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Surrounded by sound: how 3D audio hacks your brain | The Verge
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"The technique at the heart of binaural audio can be traced back to Clement Ader, a 19th-century French engineer. In 1881, Ader devised the Theatrophone, a telephonic system of transmission to broadcast a Paris Opera show. Pairs of microphones were systematically spaced in front of the stage, covering the breadth from left to right. Signals from the show were then transmitted via telephone receivers to listeners on the other end. With a pair of receivers, one mounted on each ear, listeners could hear the show from their designated suites at the gallery of Palais de l’Industrie.

In 1933, AT&T Bell Laboratories brought binaural audio to the Chicago World’s Fair. The acoustics research department of the company created a mechanical dummy, which it named Oscar, with microphones placed on its cheeks in front its ears. Oscar sat in a glass room capturing sounds while visitors gathered outside used headphones to hear exactly what the dummy heard. The technique revised the experience introduced by Ader, but both inventions offered poor sound quality.

Through World War II and the decades that followed, progress in binaural faced significant obstacles: primitive techniques failed to achieve accurate, high-fidelity recordings. But in 1973, Neumann, a renowned German microphone company, introduced the breakthrough KU-80, a prototype binaural recording device. Neumann’s iteration consisted of a detached dummy head with microphones placed in the eardrums – the position captured cues with more precision than any of its predecessors. Three generations of dummy heads later, the KU-100, introduced in 1992, featured omnidirectional microphones, expertly preserving the spatial cues and the overall quality of sound. It continues to be the go-to dummy head for binaural recordings.

Now, almost a century after the demise of the Theatrophones, investors are starting to revisit 3D audio technology: the prototype of Sony’s VR headset Project Morpheus includes a custom 3D audio binaural solution in its development kit. "3D audio adds to the feeling of presence that we strive so hard to achieve with the visuals in VR," says Richard Marks, senior director of research and development at Sony Computer Entertainment America. "When sound is perceived to come from the same direction as a visual stimulus, the credibility of the virtual experience is greatly increased. While purely visual VR experiences can be made, adding 3D audio greatly magnifies the impact and depth of a VR experience."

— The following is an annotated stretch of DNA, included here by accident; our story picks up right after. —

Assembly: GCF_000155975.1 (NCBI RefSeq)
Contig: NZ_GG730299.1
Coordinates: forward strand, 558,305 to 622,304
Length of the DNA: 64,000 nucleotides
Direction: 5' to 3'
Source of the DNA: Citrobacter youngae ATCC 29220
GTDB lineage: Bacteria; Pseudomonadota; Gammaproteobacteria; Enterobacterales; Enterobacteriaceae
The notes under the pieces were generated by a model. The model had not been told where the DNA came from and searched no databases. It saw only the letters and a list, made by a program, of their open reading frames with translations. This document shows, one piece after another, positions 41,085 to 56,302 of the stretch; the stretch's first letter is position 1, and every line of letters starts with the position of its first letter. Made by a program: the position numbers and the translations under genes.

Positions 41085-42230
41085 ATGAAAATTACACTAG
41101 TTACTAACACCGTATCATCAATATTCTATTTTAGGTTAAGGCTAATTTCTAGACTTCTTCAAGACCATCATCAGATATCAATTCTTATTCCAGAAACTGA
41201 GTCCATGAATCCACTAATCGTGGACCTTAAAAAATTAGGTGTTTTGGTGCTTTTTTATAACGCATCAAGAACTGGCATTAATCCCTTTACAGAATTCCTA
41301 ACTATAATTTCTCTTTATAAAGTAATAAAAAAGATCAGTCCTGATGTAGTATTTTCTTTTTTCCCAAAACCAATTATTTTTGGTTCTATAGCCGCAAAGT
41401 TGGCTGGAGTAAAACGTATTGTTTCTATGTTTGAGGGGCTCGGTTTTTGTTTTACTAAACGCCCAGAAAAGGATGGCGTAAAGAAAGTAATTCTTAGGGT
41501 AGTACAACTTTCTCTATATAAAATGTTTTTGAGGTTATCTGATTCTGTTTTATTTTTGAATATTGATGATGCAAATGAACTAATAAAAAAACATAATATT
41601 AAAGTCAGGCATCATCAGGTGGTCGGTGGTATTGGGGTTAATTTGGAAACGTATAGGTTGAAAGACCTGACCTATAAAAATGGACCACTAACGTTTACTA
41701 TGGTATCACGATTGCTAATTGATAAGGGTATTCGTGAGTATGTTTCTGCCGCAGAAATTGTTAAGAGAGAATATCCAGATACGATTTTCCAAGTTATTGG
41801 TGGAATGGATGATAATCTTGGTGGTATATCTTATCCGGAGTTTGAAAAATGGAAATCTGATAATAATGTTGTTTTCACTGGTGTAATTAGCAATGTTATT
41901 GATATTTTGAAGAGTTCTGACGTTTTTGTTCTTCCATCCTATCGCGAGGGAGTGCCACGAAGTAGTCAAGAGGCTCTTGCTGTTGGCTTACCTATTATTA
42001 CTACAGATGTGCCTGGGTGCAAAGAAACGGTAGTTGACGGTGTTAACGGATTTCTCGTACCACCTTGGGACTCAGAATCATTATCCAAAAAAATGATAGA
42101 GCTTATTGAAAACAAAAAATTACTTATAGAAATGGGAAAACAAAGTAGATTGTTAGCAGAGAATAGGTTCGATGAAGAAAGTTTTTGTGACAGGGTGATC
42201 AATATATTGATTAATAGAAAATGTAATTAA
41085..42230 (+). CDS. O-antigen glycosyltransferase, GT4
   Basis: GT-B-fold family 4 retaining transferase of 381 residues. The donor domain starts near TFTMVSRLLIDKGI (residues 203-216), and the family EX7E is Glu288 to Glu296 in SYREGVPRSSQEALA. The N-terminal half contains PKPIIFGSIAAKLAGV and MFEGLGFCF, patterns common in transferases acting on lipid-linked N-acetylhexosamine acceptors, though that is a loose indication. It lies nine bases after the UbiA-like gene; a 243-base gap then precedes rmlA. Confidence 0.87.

3D audio offers a more expansive experience than its visual counterpart. "Unlike with the visuals, 3D audio is not limited to the field of view of the display and can be rendered to give a 'complete 360-degree' experience," says Marks. "One of the biggest challenges for VR design is that the user can look in any direction, and may not even be looking when something momentous occurs. But using a 3D audio cue, it is possible to steer the user’s attention to look in the direction of the sound, similar to techniques that are used in live theater.""

"Back in Manhattan, Choueiri is considering another problem: since the inception of the technology, binaural audio has been reserved for headphone listening. But Choueiri wants to make the technology accessible over external speaker systems for a wider audience. The challenge is that with speakers, a right ear not only hears its respective cues, but also picks up information meant for the left ear. "It messes up the cues, so instead of hearing 3D sound, the brain just locates the speakers," Choueiri said. "It’s like watching 3D movies without the glasses on."

For decades, this confusing crosstalk between speakers has perplexed the audio community. But Choueiri’s BACCH SP, a filter that enables a pair of speakers to retain the aural cues, creates the illusion of 3D audio for the listeners. Jawbone has employed Princeton University’s algorithm over the last two years to create the LiveAudio filter for its wireless bluetooth speaker, Jambox. Loading the mini-speaker with the digital filter optimizes audio to create a three-dimensional experience. While effective, the experience is limited to a sweet spot — the device needs to be centered in relation to the listener. The illusion instantly collapses when the listener moves from the spot. Choueiri says a version of that software, the BACCH-dSP app, coupled with a head-tracking feature, can sustain the illusion irrespective of the listener’s head movements. That app is scheduled to show up in the store for Mac OS soon, bringing 3D audio experiences to laptops.

Slowly but surely, binaural is becoming a linchpin in virtual reality development. Oculus’ most recent prototype, Crescent Bay, unveiled at CES last month, integrates binaural technology with Rift’s head tracking for complete audio-visual immersion. And while Sony’s Project Morpheus hasn’t announced final specifications of the product yet, their emphasis on 3D audio is evident. As Adam Somers of Jaunt put it, "Binaural audio is critical to an immersive experience within the context of VR. We consider audio to be 50 percent of the immersive experience.""

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